The Trouble with Seth

oscar stuff

I posted that on some social media places this morning, and have been thinking more about it.  MacFarlane, about whom you’ve surely heard a lot today (probably that he was cripplingly offensive or gut-bustingly hilarious, but his routine demanded polarized opinions, so you’re not going to hear anything in-between), delivered a ton of sexist and racist jokes that alienated women, sexualized a child, and reinforced reductive viewpoints on other cultures and identities.  Women took hits in every single one.  According to MacFarlane, Jews run Hollywood, being stupid is normal, and women are incessant nuisances – he likened Maya’s (Jessica Chastain in Kathryn Bigelow’s Zero Dark Thirty) mighty quest to apprehend Osama bin Laden to the idea that “women just can’t let anything go.”

He disparaged Latinos by saying that the Oscars reserve a segment for the appearance of either Salma Hayek, Penelope Cruz, or Javier Bardem in which “We have no idea what they’re saying, but it doesn’t matter because they’re hot.”  Then poor Salma Hayek had to come out and muscle through an ocean of teleprompted crap after being introduced in such an embarrassing way.  How is the implication that white Americans don’t understand accents or care about other people’s cultures supposed to be funny, especially during a ceremony that (despite its near-whitewash every year) celebrates (or at least gives the illusion of celebrating) artistic diversity?  Why is the appearance of an all-gay-men’s choir supposed to be funny in and of itself, and why is MacFarlane’s clearly homophobic “Oh, I’m not in the gay-men’s choir!” okay to deliver in front of a billion people?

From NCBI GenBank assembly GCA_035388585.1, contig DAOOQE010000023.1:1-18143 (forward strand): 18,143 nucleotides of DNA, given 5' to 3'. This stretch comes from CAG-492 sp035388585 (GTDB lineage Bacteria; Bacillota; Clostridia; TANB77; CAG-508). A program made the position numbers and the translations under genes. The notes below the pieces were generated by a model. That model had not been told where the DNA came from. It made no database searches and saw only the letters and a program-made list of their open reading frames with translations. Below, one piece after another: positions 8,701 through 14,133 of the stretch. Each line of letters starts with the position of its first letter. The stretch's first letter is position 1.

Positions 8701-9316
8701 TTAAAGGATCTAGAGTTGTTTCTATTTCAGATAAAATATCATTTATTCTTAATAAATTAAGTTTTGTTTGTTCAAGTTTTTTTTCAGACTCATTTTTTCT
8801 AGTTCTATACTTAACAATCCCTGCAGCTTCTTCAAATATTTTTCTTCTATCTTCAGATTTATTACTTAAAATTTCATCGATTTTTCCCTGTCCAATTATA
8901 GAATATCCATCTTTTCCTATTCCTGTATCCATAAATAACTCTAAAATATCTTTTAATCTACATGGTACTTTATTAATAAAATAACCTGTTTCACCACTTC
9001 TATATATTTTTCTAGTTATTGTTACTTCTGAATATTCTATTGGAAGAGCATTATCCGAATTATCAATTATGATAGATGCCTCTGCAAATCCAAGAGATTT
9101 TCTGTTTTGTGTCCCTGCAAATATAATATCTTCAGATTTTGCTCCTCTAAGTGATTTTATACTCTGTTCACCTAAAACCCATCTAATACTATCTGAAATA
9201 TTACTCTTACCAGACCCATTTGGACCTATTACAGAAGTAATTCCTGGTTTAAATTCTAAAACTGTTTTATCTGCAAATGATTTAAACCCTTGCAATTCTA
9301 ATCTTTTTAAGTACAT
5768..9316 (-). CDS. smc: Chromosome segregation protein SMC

It’s all just easy ableist humor, and it’s pretty gross.  We’re not okay with in-context male nudity (see 2011’s Shame) or accurate lingo in period pieces (see Django Unchained), but we’re okay with aggressively debasing women for three-and-a-half hours, with anti-Semitism, actual racism, and homophobia thrown in?  Would any of this “humor” have been okay if Billy Crystal (last year’s and many other years’ host) had been in the room?

I’m sure I’ll be asked, Don’t you get that it’s supposed to be funny?  Yes, thanks.  I have a Master’s degree; I can tell when something is supposed to be funny.  What you don’t “get,” however, is that it’s not funny.  Being purposely hurtful is not funny.  Making a jokey reference to rape is not funny.  30 men and only 9 women won awards at the Oscars this year.  Single digits.  Kathryn Bigelow did one of the best directing jobs of the decade, and was not permitted into the boy’s club that was the Best Director nominee pool.  Jessica Chastain has been seen worldwide, proudly discussing how strong women are becoming in film, and this broadcast seemed like an almost deliberate attempt to swat all of that away.  If Bigelow was even there, her face was never shown.  Guess whose faces were shown during MacFarlane’s mean-spirited, exploitative song-and-dance number?  No one.

I also see a bit of unintentional symbolism in the fact that Bill Shatner appeared in character as Captain Kirk, who jokingly opposed MacFarlane’s tastelessness.  Kirk, the only one who visibly had a problem with MacFarlane, is canonically dead.  Luckily, the backlash has been significant enough (on the parts of thinkers of every stripe) that maybe some eyes will open as a result of this.

I don’t have a punchline for this one.  I’m exhausted by the anti-feminism, the anti-equality, the all-around anti-progression in an age with so much progressive potential.  I went to the movies nearly 50 times last year.  I did not do it so that a tradition I love could be misrepresented this way.

Here’s a great piece by Sarah Seltzer on the night.